Mortality, Artistic Production, and Apollinaire’s Merlin

“Merlin knows from experience that without the rhythm of existence, the world would be as barren as the crossroads, and feeling and poetry would be extinct. He has learned that in order to create something immortal the poet must first understand his own mortality; he must suffer sadness, feel misfortune, and participate, above all, in the rhythm of life. Birth and pain, creation and suffering, are inseparable; this is the lesson Merlin has learned.”

-Richard Stamelman, Wesleyan University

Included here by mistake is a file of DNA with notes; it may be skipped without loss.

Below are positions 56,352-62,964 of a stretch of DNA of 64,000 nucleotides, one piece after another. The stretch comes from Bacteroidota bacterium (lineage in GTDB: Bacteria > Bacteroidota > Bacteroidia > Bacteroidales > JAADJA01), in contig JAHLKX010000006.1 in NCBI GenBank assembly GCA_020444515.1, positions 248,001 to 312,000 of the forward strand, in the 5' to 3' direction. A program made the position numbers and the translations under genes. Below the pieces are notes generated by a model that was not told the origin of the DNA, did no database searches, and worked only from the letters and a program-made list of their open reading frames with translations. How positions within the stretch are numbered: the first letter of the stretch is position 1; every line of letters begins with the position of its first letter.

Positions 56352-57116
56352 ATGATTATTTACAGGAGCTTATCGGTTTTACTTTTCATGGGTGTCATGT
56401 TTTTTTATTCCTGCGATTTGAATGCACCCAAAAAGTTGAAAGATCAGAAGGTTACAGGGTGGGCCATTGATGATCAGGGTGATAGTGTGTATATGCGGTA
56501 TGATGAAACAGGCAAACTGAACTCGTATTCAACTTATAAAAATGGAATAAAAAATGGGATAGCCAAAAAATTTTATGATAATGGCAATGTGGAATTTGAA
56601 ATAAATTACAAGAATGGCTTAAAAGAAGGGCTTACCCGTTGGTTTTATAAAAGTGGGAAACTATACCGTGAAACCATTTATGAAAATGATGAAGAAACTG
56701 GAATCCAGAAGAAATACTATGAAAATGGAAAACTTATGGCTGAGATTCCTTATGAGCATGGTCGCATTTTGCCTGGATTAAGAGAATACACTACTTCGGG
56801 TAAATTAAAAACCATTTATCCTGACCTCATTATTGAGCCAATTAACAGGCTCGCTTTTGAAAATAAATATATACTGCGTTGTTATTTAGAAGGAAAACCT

Apollinaire certainly lived through his share of pain and suffering, suffering a head wound in World War 1. He wrote one of the first Surrealist literary works ever, about a talking breast, and was an early advocate for Cubism. He was also one of the first poets in the 20th century to play with the visual appearance of words on the page with his collection “Calligrames”. His collection “Alcools”, which contains “Merlin”, is a foundational work in 20th century French poetry.

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